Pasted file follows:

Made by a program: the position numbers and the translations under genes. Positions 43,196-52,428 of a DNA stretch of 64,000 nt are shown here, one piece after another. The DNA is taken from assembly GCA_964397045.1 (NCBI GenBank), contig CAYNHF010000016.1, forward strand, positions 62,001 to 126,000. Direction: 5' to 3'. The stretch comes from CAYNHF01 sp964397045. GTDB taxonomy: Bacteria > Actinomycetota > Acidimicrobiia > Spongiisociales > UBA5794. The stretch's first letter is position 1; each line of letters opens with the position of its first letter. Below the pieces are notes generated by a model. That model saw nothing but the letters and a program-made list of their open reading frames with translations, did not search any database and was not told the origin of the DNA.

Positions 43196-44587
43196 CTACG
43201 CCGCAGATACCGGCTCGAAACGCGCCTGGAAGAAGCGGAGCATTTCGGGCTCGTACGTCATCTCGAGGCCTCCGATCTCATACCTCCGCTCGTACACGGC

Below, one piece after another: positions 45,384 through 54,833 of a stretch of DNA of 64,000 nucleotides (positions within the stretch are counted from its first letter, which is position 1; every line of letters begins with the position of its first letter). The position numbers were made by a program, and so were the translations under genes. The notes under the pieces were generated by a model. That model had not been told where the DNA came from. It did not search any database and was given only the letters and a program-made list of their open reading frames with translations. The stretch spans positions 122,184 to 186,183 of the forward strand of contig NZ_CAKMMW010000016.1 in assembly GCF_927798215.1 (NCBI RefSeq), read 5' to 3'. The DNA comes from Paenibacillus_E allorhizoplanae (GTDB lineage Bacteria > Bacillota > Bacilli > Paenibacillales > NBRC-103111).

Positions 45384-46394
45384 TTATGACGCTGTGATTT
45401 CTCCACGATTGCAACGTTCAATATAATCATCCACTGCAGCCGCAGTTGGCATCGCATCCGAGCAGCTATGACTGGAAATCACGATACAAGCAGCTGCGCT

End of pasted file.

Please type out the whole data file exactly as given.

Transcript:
Made by a program: the position numbers and the translations under genes. Positions 43,196-52,428 of a DNA stretch of 64,000 nt are shown here, one piece after another. The DNA is taken from assembly GCA_964397045.1 (NCBI GenBank), contig CAYNHF010000016.1, forward strand, positions 62,001 to 126,000. Direction: 5' to 3'. The stretch comes from CAYNHF01 sp964397045. GTDB taxonomy: Bacteria > Actinomycetota > Acidimicrobiia > Spongiisociales > UBA5794. The stretch's first letter is position 1; each line of letters opens with the position of its first letter. Below the pieces are notes generated by a model. That model saw nothing but the letters and a program-made list of their open reading frames with translations, did not search any database and was not told the origin of the DNA.

Positions 43196-44587
43196 CTACG
43201 CCGCAGATACCGGCTCGAAACGCGCCTGGAAGAAGCGGAGCATTTCGGGCTCGTACGTCATCTCGAGGCCTCCGATCTCATACCTCCGCTCGTACACGGC

Below, one piece after another: positions 45,384 through 54,833 of a stretch of DNA of 64,000 nucleotides (positions within the stretch are counted from its first letter, which is position 1; every line of letters begins with the position of its first letter). The position numbers were made by a program, and so were the translations under genes. The notes under the pieces were generated by a model. That model had not been told where the DNA came from. It did not search any database and was given only the letters and a program-made list of their open reading frames with translations. The stretch spans positions 122,184 to 186,183 of the forward strand of contig NZ_CAKMMW010000016.1 in assembly GCF_927798215.1 (NCBI RefSeq), read 5' to 3'. The DNA comes from Paenibacillus_E allorhizoplanae (GTDB lineage Bacteria > Bacillota > Bacilli > Paenibacillales > NBRC-103111).

Positions 45384-46394
45384 TTATGACGCTGTGATTT
45401 CTCCACGATTGCAACGTTCAATATAATCATCCACTGCAGCCGCAGTTGGCATCGCATCCGAGCAGCTATGACTGGAAATCACGATACAAGCAGCTGCGCT